Last summer and fall, a bipartisan redistricting committee spent dozens of hours dividing Spokane County into five commissioner districts.
Fair districts would reflect the county’s overall 55%-45% Republican-Democrat split, committee members agreed. So they settled on a map they hoped would create two likely Republican districts, two Democratic ones and a swing district that leans to the right.
They seem to have gotten exactly what they wished for.
Following Tuesday’s primary election, Democrats are the clear frontrunners in Spokane County Commission Districts 1 and 2, which cover east and west Spokane.
The Grand Old Party has a commanding 53-point lead in District 3, which includes northern Spokane County and half of Spokane Valley. In District 4, which covers southern Spokane Valley, Liberty Lake and the county’s southeastern third, Republicans can’t lose – the Democrats didn’t even field a candidate.
District 5, which combines the upper South Hill, northwest Spokane and the West Plains, is living up to its swing district label. Democrat Maggie Yates leads with 46% of the vote, but Republicans Al French and Don Harmon managed a combined 51%.
For the most part, everything’s going exactly as the redistricting committee planned.
“I’m not terribly surprised,” said Robin Ball, a member of the redistricting committee and the county Republican Party’s state committeewoman.
But Ball added a caveat. She’s a little taken aback by how well Democrat Amber Waldref did in District 2, the east Spokane district.
“I thought it would be closer,” Ball said.
Waldref, a former Spokane City Councilwoman, leads the race with a comfortable 56% of the vote. Republican Michael Cathcart will head into the general election as the underdog after taking 32%.
Brian McClatchey, one of the two Democrats on the redistricting committee, said he expected Waldref to have a strong showing.
“I wasn’t shocked at all, and here’s why,” McClatchey said. “Something like 60% of the voters in that district live south of the river.”
Cathcart, a sitting Spokane City councilman, has name recognition in much of District 2, McClatchey said, but he’s never been on a South Hill ballot. McClatchey said that makes the area “treacherous territory” for the conservative.
Waldref almost swept voting precincts south of Sprague Avenue, while Cathcart and the other two GOP candidates had better luck farther to the north and east.
District 2 might not look as competitive as Republicans hoped, but voters in District 5 did what the redistricting committee members thought they’d do.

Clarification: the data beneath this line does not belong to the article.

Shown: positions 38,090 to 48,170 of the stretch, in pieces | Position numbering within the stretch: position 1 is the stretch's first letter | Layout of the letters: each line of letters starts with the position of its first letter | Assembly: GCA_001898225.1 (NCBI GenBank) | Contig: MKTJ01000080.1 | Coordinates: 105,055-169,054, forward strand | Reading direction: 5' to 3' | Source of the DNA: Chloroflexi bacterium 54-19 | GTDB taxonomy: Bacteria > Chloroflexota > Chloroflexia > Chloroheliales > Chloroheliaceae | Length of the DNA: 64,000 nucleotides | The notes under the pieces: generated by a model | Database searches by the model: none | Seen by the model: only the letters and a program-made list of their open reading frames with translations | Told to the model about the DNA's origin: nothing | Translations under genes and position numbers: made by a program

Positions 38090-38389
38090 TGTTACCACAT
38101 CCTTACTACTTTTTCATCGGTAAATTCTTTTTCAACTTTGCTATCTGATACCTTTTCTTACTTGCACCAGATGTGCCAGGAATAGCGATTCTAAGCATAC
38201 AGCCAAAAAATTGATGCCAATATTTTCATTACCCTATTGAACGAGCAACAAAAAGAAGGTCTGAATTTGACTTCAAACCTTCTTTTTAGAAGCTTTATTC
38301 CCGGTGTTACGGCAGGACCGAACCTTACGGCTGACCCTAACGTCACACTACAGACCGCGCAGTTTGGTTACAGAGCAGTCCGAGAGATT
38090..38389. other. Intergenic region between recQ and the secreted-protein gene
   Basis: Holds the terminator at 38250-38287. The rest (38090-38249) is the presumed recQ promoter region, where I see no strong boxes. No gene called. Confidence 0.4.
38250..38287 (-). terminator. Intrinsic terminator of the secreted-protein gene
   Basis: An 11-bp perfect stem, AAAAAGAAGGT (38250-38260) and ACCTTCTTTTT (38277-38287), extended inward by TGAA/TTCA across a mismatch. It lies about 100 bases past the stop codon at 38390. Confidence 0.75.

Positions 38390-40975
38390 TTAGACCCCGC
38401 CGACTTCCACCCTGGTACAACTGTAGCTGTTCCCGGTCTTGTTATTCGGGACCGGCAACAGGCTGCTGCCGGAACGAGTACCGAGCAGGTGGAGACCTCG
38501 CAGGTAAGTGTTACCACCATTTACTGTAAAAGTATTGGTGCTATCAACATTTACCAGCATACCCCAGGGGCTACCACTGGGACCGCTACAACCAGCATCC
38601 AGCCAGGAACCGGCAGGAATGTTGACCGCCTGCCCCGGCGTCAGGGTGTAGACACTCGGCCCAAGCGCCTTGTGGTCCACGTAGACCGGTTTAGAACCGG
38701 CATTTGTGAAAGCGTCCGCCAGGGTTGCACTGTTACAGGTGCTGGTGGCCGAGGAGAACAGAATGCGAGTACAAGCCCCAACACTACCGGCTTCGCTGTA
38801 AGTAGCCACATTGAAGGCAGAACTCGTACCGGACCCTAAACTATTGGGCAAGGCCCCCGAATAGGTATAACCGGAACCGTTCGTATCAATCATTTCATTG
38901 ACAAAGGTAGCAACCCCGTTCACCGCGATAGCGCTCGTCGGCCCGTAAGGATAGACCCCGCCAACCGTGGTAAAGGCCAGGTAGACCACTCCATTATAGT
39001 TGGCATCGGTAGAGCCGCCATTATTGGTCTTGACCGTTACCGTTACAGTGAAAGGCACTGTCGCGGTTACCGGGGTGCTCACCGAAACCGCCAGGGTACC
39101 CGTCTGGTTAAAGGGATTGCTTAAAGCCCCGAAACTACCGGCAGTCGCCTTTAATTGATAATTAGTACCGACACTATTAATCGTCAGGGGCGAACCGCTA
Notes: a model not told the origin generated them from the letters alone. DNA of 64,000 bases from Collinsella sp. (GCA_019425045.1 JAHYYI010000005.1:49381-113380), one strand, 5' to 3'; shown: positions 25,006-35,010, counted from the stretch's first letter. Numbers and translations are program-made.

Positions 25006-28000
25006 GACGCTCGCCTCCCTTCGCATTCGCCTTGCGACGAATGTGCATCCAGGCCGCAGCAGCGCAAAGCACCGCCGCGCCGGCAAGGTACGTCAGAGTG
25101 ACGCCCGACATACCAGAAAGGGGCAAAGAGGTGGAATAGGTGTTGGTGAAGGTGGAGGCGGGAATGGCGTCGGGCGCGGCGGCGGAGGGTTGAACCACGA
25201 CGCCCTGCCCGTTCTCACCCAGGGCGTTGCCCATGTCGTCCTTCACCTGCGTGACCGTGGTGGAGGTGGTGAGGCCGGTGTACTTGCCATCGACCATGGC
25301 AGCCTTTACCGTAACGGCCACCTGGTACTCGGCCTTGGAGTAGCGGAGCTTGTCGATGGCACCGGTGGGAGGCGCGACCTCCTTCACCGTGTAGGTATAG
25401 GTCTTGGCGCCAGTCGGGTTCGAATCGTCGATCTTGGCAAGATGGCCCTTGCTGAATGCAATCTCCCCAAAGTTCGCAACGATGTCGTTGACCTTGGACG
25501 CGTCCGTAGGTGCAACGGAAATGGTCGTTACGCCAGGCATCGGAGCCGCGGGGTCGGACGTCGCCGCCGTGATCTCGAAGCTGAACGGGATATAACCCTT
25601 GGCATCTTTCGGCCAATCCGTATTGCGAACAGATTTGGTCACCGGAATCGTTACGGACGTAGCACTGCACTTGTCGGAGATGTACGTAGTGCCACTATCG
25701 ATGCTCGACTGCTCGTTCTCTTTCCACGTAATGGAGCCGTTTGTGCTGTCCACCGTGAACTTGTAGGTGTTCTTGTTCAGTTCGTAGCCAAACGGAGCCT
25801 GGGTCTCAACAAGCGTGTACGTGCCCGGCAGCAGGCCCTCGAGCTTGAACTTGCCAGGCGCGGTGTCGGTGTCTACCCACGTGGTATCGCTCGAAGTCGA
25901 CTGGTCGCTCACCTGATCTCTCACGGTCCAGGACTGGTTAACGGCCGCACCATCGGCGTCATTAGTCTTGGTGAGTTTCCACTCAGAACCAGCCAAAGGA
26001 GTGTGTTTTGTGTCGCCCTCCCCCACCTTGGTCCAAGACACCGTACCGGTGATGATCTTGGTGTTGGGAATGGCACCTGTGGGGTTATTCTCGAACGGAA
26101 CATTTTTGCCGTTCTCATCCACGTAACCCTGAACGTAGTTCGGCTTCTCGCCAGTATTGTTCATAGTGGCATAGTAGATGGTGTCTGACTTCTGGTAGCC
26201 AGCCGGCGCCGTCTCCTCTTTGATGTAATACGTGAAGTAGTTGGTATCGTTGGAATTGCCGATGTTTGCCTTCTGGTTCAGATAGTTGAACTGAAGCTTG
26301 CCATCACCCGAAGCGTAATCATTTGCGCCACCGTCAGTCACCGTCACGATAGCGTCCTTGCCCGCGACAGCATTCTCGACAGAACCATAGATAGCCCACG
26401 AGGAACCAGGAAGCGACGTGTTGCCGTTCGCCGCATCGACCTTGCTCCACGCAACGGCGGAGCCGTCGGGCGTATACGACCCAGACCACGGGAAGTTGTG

“In Al’s race, no surprises,” Ball said.
French, an incumbent commissioner with two decades of experience as a local politician, may have to campaign hard in the run-up to November if he wants to retain his seat on the county commission. Still, he said he likes his odds, given the Republican Party overall got 52% of the vote.
Yates, who formerly led Spokane County’s criminal justice reform efforts, received strong support on the South Hill and also won precincts in northwest Spokane and Cheney. GOP candidates won all of the rural areas, plus one South Hill precinct and more than a handful in northwest Spokane.
“We all thought that was going to be a swing district, and it’s acting like a swing district,” said McClatchey, who’s now serving as Yates’ campaign treasurer. “Anything can happen in a swing district.”
Neither Ball nor McClatchey was surprised by the results in District 1, the west Spokane district.
Democrat Chris Jordan, a lawyer in the Washington state attorney general’s office, won all but two precincts south of Francis Avenue. Republican Kim Plese, a former print shop owner, won all but three precincts to the north.
Overall, Jordan has 57% of the vote to Plese’s 43%.
Republican Josh Kerns, an incumbent county commissioner, dominated in District 3 as anticipated, although even he was a little surprised to take 76% of the vote compared to 23% for the party-less Wild Bill Schreiner.
Mary Kuney, Kerns’ fellow incumbent, got good news on election night, too.
She has 57% of the vote and will face off in the general election against Valley Assembly of God pastor Paul Brian Noble, who took 28% of the vote in his political debut.
Kuney took nearly every urban voting precinct, while her challengers, Noble and Republican Chris McIntosh, fared better in the less populated, rural areas.
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